Enacy Mapakame Business Reporter
The Reserve Bank of Zimbabwe Governor Dr John Mangudya yesterday said the wheat supply situation in the country was under control despite reports that six millers had suspended operations due to shortages.
Dr Mangudya said the situation was “under control” as the central bank had put in place measures to ensure uninterrupted supplies of “essential imports.
The Grain Millers Association of Zimbabwe claimed the Reserve Bank of Zimbabwe delayed the release of $12,5 million for importation of wheat resulting in depletion of stocks.
The millers said as of Tuesday this week, available national stocks had dropped to about 28 000 tonnes, against minimum three-month stock requirement of 114 000 tonnes. Zimbabwe requires 40 000 tonnes of wheat per month to produce 1,3 million loaves of bread per day.
Millers that have suspended operations are Victoria Foods, a unit of Zimbabwe Stock Exchange listed CFI Holdings, Uni Foods, Wheat Star, Power Foods, Falcon Foods and Oriental.
According to GMAZ, the international supplier, Holbud is withholding a consignment of 30 000 tonnes in Beira, demanding payment upfront.
Only five millers, National Foods, Blue Ribbon Foods, Manyame Milling, Alphagrain and Central Millers were still operating but with stocks to only last four and a half weeks.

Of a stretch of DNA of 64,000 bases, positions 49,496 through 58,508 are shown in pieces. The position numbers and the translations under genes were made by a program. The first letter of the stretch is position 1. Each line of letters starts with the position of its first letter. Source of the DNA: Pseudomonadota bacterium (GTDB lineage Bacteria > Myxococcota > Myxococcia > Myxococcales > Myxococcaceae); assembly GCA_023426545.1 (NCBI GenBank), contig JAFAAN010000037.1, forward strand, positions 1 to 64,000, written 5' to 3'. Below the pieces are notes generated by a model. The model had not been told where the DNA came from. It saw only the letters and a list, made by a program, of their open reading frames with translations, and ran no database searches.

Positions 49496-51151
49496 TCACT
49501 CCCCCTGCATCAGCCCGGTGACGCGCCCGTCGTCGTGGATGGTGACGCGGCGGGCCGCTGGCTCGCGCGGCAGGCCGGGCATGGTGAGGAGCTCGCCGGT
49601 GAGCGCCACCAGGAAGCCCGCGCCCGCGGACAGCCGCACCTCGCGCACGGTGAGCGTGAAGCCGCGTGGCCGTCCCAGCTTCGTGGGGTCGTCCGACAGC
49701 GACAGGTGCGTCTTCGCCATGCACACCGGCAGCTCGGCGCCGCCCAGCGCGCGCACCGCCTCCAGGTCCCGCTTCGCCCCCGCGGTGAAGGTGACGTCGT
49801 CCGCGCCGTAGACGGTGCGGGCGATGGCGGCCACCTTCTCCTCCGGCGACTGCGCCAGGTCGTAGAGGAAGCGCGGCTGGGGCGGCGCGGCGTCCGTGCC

In a letter to GMAZ, Holbud said: “RBZ/GMB has an outstanding payment to us of $12,242,026 for maize supplied in 2016, the payment for which was promised in June 2017 but yet to be received.
“We had been promised several times but till to date, payments have not been received, making our position with our bankers very bad even though we were the only company to fulfil the commitment by bringing around 300 000 tonnes during the drought period.”
GMAZ general manager Ms Lynette Veremu, in a letter to her chairman Mr Tafadzwa Musarara said while GMAZ’s Ecobank wheat account was adequately funded, the central bank had not released foreign currency to pay the supplier.
“I strongly recommend that you alert the powers that be of this predicament as the country is fast plunging into severe flour and bread stock-outs in the next few days,” she said.
GMAZ public relations officer Garikai Chaunza said wheat, together with fuel were in category one of the RB foreign payment remittance priority list but the former did not get much attention as the latter.
“Regrettably, fuel gets $21 million per week religiously but wheat is not getting a paltry $12,5 million per month for the entire national monthly requirements,” he said.
Last year, local wheat production was estimated at 20 000 tonnes. The country’s wheat production experienced a steep decline when output halved to 150 000 tonnes before further declining to about 38 000 tonnes during the hyperinflation period of 2008 /9.
Further declines were experienced in the following years and these were attributed to the reduction in the area planted from 11 600 hectares in 2012, to around 8 500 hectares in 2013, as farmers switched to cash crops such as tobacco, whose profits per hectare are much higher.